Patricia Morison, 1915 – 2018

Morison Dressed to Kill

Edmund Breon and Patricia Morison in Dressed to Kill, 1946

I grew up watching the Sherlock Holmes films made in the 40s with Basil Rathbone and Nigel Bruce. A few months ago I found out a number of them were on YouTube, and one night I took a look at Dressed to Kill. I don’t know how many times I’d seen it before, but this time I was really struck by the woman who played the heavy, Hilda Courtney. Somehow I’d never noticed how good this actress was, and I stopped the movie to look her up on IMDB.

I didn’t start the movie again for quite a while. I spent a long time reading about Patricia Morison, an actress who spent years in Hollywood and never attracted any serious attention. She made films at Paramount, Universal, and Fox, but never got the parts that might have made her a star. Like so many talented actors, nobody knew what to do with her. In 1948, frustrated by her lack of success, she quit Hollywood and went back to the New York stage, and that’s when she became a star.

I won’t spend a lot of time reciting the details of her career, because you can read the Wikipedia entry for yourself. But just briefly, Cole Porter chose her for the lead in his production of Kiss Me Kate, and she was a hit. Her ability as an actress and her singing voice made her a favorite with audiences on Broadway. She later appeared in The King and I, and was active for the rest of her life on stage, in film, and on television.

So tonight I got off the subway at the Hollywood/Vine station. As I walked up to street level, I looked at the Pantages and saw this.

Morison 3

Morison actually passed away a few weeks ago. She had lived in LA from the 60s up to the time she died, and obviously made an impression on many people. In 2012 she had appeared at the Pantages in an evening titled Ladies of an Indeterminate Age. In 2015 she celebrated her 100th birthday at the Pasadena Playhouse with an event that included her singing selections from Kiss Me Kate. And throughout her later years she spent a good deal of time supporting a number of organizations including The LGBT Community Center, The Actors Fund and The Hollywood Museum.

As I write this, a few different things are going through my mind. First, I can’t say I’m sad to see her go, because it sounds like she had a long and full life and was loved by many people. Second, the fact that I discovered her so late is a reminder of how often we don’t recognize talent when it’s right in front of us. I’d seen Dressed to Kill many times, and her performance never made any impression on me until a few months ago. I can’t blame the Hollywood producers for ignoring her, because I did, too. And what’s really maddening is that I think the reason I didn’t notice her was that she was so good. I just now took a quick look at a scene from Dressed to Kill. It’s a very smart, very assured performance, and most important, she doesn’t do anything to call attention to her performance. This is the mark of a true actor, and it’s also one of the biggest dangers for someone who wants to make a living on stage or in film. If you’re really good, you disappear into the role. People don’t notice you. There are plenty of “actors” who make a name for themselves by grabbing your attention. We tend to overlook the ones who play the part without making a scene.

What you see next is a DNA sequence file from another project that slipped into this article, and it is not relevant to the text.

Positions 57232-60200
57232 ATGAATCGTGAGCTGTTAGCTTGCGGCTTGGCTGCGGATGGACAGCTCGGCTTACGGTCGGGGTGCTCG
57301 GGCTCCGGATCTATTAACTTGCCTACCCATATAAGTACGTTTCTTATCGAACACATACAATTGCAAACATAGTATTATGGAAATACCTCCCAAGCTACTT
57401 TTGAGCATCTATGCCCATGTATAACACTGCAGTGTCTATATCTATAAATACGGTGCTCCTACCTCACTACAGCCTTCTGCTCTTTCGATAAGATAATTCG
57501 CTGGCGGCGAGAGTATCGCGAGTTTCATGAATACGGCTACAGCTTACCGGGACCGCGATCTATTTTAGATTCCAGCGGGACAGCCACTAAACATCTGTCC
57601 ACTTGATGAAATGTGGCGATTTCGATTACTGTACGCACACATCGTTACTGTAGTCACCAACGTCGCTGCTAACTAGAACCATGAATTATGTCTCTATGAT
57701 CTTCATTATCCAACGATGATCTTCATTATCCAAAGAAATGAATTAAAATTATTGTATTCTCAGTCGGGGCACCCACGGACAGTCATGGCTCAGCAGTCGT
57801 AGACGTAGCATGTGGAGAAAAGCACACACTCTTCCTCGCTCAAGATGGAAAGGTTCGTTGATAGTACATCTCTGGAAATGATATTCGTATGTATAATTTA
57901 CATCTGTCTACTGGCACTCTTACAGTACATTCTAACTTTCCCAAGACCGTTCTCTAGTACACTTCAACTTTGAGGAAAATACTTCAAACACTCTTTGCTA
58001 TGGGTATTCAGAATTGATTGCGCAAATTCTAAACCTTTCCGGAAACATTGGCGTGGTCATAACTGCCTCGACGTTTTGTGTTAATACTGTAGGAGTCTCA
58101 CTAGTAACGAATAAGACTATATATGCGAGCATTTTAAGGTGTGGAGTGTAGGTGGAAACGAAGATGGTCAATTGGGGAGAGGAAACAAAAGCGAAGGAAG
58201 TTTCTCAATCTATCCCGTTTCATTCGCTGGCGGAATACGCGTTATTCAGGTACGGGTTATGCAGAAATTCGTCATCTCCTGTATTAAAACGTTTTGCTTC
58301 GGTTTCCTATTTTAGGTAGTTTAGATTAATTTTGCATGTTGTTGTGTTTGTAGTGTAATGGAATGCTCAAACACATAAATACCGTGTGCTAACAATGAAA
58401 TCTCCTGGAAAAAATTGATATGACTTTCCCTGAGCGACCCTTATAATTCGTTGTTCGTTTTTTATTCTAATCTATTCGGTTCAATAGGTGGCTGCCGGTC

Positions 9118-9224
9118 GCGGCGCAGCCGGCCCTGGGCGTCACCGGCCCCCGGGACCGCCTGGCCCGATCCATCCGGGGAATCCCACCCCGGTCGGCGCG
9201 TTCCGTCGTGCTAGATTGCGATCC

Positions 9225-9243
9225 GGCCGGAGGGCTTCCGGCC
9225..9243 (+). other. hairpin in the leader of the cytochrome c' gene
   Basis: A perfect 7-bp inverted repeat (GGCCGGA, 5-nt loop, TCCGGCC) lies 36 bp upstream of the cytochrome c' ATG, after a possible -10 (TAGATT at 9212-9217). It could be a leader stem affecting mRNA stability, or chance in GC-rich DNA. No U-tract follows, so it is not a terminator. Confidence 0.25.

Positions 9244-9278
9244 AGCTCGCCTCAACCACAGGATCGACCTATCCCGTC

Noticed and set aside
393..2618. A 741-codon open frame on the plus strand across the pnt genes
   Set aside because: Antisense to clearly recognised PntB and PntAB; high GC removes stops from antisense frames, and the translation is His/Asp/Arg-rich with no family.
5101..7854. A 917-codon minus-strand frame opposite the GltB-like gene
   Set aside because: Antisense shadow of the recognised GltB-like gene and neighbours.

Third, I think about how random life is. Because I happened to watch Dressed to Kill a few months ago, when I stood across from the Pantages earlier tonight, I recognized the name Patricia Morison and it meant something to me. I’m glad I knew who she was, and in some small way I could appreciate the tribute. If I had postponed watching Dressed to Kill until later this year, I would have walked past the Pantages without thinking twice.

Life is funny that way.

If you want to find out more about Patricia Morison, here’s the obit from the New York Times. She’s definitely somebody worth knowing.

Patricia Morison, Broadway’s First Kate to Be Kissed

Morison Pasadena Playhouse 2014

 

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